tanks. Water from the existing shark tank was mixed with
newly prepared and filtered seawater (from a mix that the sharks had
been in). The sharks were acclimated to the pond water
before actual full "release" into the new enclosure.
<Sounds good> The pond is heavily filtered and we do have a large
protein skimmer in use since the beginning of the set-up. No
mechanized or electrical equipment (such as a heater) is in the pond
with the sharks. <Is there detectible ammonia, nitrite? Are you
monitoring, bolstering pH, alkalinity?> Will increase water changes
and change the carbon in the filter. Will introduce
PolyFilters to the system. <Good> Based on this do you believe
the issue could be caused by the liner? <No... not likely directly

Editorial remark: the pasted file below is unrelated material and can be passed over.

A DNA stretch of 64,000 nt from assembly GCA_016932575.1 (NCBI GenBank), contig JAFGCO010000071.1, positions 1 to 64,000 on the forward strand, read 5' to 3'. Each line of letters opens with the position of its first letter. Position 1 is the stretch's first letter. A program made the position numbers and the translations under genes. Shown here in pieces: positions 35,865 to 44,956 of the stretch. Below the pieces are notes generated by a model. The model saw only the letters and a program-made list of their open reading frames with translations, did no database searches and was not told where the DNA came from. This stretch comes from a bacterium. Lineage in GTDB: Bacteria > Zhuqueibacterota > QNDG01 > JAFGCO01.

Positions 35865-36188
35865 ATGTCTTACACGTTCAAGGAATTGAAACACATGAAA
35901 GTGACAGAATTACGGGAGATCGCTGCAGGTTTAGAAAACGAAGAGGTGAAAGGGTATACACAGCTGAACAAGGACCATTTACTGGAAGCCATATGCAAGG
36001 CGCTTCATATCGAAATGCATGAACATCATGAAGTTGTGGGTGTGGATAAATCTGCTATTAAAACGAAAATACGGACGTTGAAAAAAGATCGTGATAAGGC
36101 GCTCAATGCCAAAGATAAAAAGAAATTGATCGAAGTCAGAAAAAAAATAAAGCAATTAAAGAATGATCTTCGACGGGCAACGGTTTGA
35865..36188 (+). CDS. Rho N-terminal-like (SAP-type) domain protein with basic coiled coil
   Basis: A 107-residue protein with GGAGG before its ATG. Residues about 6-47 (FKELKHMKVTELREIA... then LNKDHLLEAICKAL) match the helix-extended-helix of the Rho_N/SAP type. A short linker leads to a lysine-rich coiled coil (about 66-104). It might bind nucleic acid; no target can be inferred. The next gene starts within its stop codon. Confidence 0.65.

involved> It has been in the back of our minds recently that this is
the only "unknown" quantity that is in contact with the
sharks other than the filters we added as we increased the volume of
water. Tracey in Mechanicsville <Much more likely the change of
systems is the single largest factor at play here... Established sharks
do not "like" changes... in their environment, foods... Am
hopeful yours will "come around". Thank you for the further
input. Bob Fenner>
Re: Hemiscyllium ocellatum not eating, rapid
breathing? 9/12/05 Bob, Well, wanted to give you an update.
When we got your last email we were kind of at a loss. If it wasn't
the liner then what could it be? We noticed some behavior improvement
with the water changes, so we followed that trend. Well it turns out
once we increased the ph up to 8.2+ they improved dramatically. Our
coral cats are not at such a high ph, nor were the Epps in their glass
tank, so we didn't think that was the issue. BUT we had tried
everything else. So, that combined with water changes combined with